Last week, the Congressional Budget Office released its latest snapshot on the Federal budget. CBO estimates that the federal budget deficit was $984 billion — just short of a trillion dollars — during the first eight months of the fiscal year (October 2008 through May 2009). During the same period last year, the deficit was “only” $319 billion.
Why has the deficit been exploding so rapidly? Lower tax revenues and higher spending (yes, that’s obvious, but keep reading):
As the chart shows, there have been three basic factors driving up the deficit:
- Lower tax revenues. Revenues have fallen almost 18% since last year, adding $297 billion to the deficit. Income tax revenues have been particularly hard hit: individual income tax payments are down more than 20%, and corporate income taxes are down more than 60%.
- New spending on TARP and the GSEs. CBO estimates that taxpayers will lose $130 billion on the TARP investments made to date. In addition, the government has paid $60 billion to Fannie Mae and Freddie Mac, the two housing GSEs. Together, these parts of the financial rescue have added $190 billion to the deficit.
- More spending on other programs. Spending on other programs has increased more than 12% over the same period, adding $222 billion to the deficit. CBO notes that spending rose particularly sharply for Medicaid (up 21%) and unemployment insurance (up 140%). Those increases reflect recent legislation that expanded Federal spending on both programs, as well as increased enrollment in the programs due to the weak economy.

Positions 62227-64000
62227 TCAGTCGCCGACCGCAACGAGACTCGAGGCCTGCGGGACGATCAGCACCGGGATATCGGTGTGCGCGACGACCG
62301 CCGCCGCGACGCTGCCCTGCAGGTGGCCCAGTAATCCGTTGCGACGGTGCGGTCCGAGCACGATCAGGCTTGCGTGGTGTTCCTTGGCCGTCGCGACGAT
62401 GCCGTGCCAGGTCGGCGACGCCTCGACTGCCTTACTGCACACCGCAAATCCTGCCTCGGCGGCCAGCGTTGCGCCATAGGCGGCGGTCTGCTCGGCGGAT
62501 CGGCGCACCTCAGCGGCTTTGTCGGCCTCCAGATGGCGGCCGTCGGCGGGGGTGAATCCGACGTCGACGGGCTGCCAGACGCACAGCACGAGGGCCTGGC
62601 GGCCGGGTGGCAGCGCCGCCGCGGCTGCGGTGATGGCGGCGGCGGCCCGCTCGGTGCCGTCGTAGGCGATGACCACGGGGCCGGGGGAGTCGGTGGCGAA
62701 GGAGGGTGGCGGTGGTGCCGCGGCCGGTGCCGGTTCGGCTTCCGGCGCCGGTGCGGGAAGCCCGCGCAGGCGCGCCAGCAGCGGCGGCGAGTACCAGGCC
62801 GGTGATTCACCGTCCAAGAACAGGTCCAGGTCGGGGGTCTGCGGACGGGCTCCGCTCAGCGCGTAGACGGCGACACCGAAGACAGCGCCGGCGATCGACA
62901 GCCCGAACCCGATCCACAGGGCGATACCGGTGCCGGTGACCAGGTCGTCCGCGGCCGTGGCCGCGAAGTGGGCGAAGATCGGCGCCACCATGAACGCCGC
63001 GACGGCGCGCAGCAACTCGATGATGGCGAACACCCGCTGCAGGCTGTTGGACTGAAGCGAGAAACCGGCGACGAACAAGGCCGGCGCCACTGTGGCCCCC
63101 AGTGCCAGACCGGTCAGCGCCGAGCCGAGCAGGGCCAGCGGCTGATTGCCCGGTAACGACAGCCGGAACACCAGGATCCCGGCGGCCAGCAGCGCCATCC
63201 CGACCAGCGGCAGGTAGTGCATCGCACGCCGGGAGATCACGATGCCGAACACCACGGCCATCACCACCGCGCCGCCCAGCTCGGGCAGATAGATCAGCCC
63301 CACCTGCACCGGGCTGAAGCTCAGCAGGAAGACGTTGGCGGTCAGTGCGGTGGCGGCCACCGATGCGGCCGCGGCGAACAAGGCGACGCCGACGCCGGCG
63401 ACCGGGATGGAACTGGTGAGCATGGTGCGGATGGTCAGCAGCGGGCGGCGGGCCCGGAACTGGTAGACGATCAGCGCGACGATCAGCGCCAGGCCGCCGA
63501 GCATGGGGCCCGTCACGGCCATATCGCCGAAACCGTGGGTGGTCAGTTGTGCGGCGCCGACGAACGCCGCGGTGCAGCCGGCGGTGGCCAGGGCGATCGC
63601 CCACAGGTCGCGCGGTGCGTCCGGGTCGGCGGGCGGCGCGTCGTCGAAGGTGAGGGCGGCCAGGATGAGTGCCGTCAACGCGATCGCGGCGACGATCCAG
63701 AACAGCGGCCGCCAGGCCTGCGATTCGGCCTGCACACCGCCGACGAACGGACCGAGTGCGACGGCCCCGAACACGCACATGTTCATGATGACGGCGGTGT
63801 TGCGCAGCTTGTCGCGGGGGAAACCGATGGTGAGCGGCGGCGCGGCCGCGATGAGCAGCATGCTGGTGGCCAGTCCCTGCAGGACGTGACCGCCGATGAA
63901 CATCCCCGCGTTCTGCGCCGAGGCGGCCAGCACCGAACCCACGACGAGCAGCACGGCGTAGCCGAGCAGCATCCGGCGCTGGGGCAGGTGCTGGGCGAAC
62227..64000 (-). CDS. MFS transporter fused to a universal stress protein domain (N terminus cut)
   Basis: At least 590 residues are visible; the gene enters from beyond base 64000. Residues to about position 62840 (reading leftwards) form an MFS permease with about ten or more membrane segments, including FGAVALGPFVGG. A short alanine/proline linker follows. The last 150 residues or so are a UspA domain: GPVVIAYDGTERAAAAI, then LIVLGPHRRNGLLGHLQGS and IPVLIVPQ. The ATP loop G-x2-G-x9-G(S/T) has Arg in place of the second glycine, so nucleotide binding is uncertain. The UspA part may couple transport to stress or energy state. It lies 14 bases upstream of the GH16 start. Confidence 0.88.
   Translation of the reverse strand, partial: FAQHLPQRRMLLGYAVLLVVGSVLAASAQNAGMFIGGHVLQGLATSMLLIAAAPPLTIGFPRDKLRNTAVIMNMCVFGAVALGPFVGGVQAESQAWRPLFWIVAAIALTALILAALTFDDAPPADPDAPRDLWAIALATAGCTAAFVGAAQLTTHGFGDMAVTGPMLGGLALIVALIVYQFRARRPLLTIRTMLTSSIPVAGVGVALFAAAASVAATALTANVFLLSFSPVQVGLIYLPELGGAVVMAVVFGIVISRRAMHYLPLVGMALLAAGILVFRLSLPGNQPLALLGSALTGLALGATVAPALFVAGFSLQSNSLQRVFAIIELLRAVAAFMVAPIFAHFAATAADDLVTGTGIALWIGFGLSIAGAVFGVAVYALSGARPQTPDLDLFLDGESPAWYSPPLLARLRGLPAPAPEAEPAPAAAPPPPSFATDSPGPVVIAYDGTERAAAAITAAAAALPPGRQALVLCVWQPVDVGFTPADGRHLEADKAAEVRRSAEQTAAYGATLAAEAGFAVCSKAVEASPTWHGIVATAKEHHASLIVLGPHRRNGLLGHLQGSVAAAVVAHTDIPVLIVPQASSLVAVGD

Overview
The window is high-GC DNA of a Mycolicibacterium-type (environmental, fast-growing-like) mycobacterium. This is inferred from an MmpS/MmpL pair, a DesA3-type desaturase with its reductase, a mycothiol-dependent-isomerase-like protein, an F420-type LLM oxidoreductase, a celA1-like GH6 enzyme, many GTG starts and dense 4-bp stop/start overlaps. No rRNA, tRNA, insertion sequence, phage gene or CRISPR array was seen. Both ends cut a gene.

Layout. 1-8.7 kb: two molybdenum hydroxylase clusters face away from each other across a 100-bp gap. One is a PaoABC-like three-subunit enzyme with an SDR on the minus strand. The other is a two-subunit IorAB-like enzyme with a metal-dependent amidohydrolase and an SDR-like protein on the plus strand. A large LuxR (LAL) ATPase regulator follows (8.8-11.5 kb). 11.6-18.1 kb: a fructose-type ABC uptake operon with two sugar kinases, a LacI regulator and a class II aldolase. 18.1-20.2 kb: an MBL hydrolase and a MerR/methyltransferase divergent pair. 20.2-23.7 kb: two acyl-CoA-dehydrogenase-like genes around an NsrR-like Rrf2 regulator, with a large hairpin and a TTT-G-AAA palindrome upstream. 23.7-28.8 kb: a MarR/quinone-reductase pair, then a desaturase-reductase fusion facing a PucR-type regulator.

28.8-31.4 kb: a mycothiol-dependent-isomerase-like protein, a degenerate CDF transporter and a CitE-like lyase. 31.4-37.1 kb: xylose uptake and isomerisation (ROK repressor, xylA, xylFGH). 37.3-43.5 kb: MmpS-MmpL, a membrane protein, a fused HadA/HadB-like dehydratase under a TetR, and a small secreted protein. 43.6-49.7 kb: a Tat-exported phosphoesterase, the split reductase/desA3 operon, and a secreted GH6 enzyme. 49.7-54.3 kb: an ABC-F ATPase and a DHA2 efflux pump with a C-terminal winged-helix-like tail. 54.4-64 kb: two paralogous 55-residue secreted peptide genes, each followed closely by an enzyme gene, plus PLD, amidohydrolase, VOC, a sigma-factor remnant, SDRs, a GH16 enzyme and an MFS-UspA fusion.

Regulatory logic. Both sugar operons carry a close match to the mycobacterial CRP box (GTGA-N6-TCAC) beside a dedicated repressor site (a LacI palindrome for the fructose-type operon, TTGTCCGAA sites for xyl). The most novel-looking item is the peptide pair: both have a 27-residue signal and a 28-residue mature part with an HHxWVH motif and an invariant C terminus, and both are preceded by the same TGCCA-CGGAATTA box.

Remarkably, there’s a fourth factor that has slightly reduced the deficit over the same period:
- Lower (!) interest payments on the public debt. The public debt has, of course, been growing rapidly in order to finance rising deficits and the financial rescue. But interest payments have actually fallen, thanks to low short-term interest rates and smaller costs for inflation-indexed bonds. As a result, interest payments have been $44 billion lower this year.
11 thoughts on “The Exploding Federal Deficit”
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” CBO estimates that taxpayers will lose $130 billion on the TARP investments made to date.”
Does that mean that there is an imputed gain buried in these numbers? If that’s the case, what confidence can we have that $130 billion is at all a realistic estimate of the net loss?
Hi Tim —
The short answer is yes, the estimates presume some gains from some TARP investments. Some of the preferred stock investments have gone up in value, for example, and the government has received dividends and some warrants that have value. On the other hand, we’ve also lost money on some deals, most notably the initial money into GM and Chrysler. TARP accounting is a bit complicated — I might blog about it one day — but the basic idea is that CBO calculates a net present value based on the money out, a projection of future money back in, and a discount rate that accounts for the time value of money and a measure of risk.
P.S. A big question is whether some gains and repayments in TARP get recycled into new investments and, if so, how profitable those will be.
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